On Sunday evening, we stopped off for a short while in Shaftesbury on the Dorset/Wiltshire border to take Tilly for a little walk.
We parked in the town’s main car park as the day’s last tourists were jumping on their chartered coaches to head home. Then we made our way through the town, which was bathed in long shadows caused by the rapidly decending sun.
Like most visitors to Shaftesbury we were drawn to the top of the famous Gold Hill street, made famous by the 1970s Hovis TV advert. Some scaffolding on one of the cottages tried – but failed – to ruin the famous vista of the Blackmore Vale in the distance.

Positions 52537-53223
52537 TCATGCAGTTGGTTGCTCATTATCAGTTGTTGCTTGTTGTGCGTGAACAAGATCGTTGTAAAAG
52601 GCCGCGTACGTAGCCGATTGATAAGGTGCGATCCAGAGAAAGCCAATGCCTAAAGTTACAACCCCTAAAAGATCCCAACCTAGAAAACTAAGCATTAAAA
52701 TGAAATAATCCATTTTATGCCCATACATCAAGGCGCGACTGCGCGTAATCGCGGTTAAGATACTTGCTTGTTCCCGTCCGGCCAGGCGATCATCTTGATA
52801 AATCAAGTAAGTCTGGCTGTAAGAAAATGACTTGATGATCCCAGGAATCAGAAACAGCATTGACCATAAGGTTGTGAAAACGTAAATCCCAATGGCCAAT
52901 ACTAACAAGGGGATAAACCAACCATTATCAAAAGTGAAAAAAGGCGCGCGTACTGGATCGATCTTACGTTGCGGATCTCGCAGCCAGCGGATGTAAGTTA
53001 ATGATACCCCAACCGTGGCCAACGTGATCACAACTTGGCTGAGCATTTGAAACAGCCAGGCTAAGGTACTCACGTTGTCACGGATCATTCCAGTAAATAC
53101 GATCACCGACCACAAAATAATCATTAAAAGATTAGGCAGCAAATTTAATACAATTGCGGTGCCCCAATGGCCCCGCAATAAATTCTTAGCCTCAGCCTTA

There was another great view of the Blackmore Vale once we reached the top. We could even make out the Purbeck Hills in the far distance. Oak trees dotted the lush green fields as far as the eye could see. It was the kind of Dorset scene that I could imagine Thomas Hardy looking at as he penned his poems and novels.
It was a flying visit because it was getting late – once Tilly had done her business and got her wriggles out, we strolled back to the car, ignoring the lure of some inviting-looking pubs along the way.